Cantor Lauren Levy
Cantor Lauren Levy is the cantor at Beth David Reform Congregation in Gladwyne, PA. She was ordained from the Debbie Friedman School of Sacred Music (DFSSM) at Hebrew Union College-Jewish Institute of Religion in 2016.
Let’s start a bit with your background: Why did you become cantor? What influenced you?
Like many of us, people told me that I should become a cantor since my Bat Mitzvah, but I really wasn’t in the headspace at the time. I’ve taken a bit of a circuitous path, but I think I’m stronger for it. I thought I wanted to be a doctor, so I went to Penn. Midway through, I grew disenchanted with medicine and more interested in opera, but decided to finish my degree, studying psychology, music, and Italian Studies. Then I moved to New York, coordinating depression screening for lung cancer patients at Memorial Sloan-Kettering Cancer Center. I also taught and tutored B’nai Mitzvah students at Central Synagogue. While I enjoyed both of these jobs, I wanted to try my hand at opera, so I went to the University of Miami, where I completed my Masters of Music in Opera and Vocal Performance. I then moved back to New York, where I performed some opera, both in the city and in Europe, and resumed some of my old work. I ultimately found the lifestyle of an opera singer to be rather transient and personally unfulfilling. My mother, in her wonderfully Jewish motherly ways, would reflect back at me when I called her, saying, “You’re always excited to tell me about your interactions with your patients or the lessons you teach your students. But… what arias are you studying for these days?” I realized that the things that excited me, that I wanted to talk about, involved one-on-one relationships built over time, which I couldn’t get as an opera singer. As an opera singer, you’re singing as a character on stage. However, as a cantor, I’m Lauren, playing guitar on the floor with your children, tutoring your pre-teens to become B’nai Mitzvah or counseling you after the passing of a loved one. So I realized I wanted to pursue a career where I could be me and form more relationships with others. Being a cantor allows me to combine singing, teaching, counseling, foreign languages, and Judaism. I think my varied earlier experiences helped me learn more about my passions and how to best use them to contribute to this world in my own way.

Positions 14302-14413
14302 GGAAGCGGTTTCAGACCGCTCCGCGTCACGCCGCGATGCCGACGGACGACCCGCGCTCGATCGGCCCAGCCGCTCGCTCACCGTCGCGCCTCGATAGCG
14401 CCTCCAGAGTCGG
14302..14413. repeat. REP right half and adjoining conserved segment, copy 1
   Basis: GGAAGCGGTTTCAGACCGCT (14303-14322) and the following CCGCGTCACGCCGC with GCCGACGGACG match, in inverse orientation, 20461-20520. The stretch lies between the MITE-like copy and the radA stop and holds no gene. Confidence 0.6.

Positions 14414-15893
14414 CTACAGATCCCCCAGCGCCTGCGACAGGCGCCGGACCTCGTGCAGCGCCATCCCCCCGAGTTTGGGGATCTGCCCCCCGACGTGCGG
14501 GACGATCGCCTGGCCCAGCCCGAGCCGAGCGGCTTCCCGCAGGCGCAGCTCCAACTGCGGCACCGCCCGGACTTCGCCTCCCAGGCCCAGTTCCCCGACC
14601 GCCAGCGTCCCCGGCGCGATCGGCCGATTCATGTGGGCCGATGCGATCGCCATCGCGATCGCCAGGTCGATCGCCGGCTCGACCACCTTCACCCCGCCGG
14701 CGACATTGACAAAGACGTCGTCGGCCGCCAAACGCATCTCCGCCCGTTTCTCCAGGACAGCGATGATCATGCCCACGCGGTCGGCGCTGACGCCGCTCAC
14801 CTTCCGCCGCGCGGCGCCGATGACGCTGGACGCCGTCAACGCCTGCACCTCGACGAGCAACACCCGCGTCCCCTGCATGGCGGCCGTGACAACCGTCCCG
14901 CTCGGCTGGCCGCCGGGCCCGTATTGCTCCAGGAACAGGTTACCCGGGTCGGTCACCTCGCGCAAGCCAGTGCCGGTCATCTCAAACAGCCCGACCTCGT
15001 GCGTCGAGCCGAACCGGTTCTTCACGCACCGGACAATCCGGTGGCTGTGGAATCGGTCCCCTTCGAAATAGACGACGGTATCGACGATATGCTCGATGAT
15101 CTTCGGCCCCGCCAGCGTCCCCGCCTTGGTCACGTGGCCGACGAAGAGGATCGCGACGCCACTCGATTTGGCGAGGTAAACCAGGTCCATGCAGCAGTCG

What are some of the differences you’ve experienced as a full time cantor as opposed to your student experiences?
It’s a lot more real. I love it! I’m better able to form relationships with my congregants because I’m around more often. I’m a participant in behind-the-scenes conversations, from budget to calendaring, to which I was not privy before. I’ve definitely had an interesting first year. My wonderful rabbinic partner is Beth Kalisch, who just had a beautiful baby girl in September. That means I started my job in July and two months later, I was the main clergy person for our congregation while she was on maternity leave. We had a substitute rabbi (Brian Beal – also great!) for the High Holidays and a bit more. But I was the one giving Divrei Torah and leading services every Shabbat and the one to officiate at life cycle events during this period (including both a funeral and a wedding the weekend of Rosh Hashanah). It was very time consuming and a little overwhelming since I was only just ordained a few months prior. Fortunately, the local clergy and my synagogue staff were very supportive, so I wasn’t totally on my own. I really got to dive in, which is great because I got to know people on a deep personal level.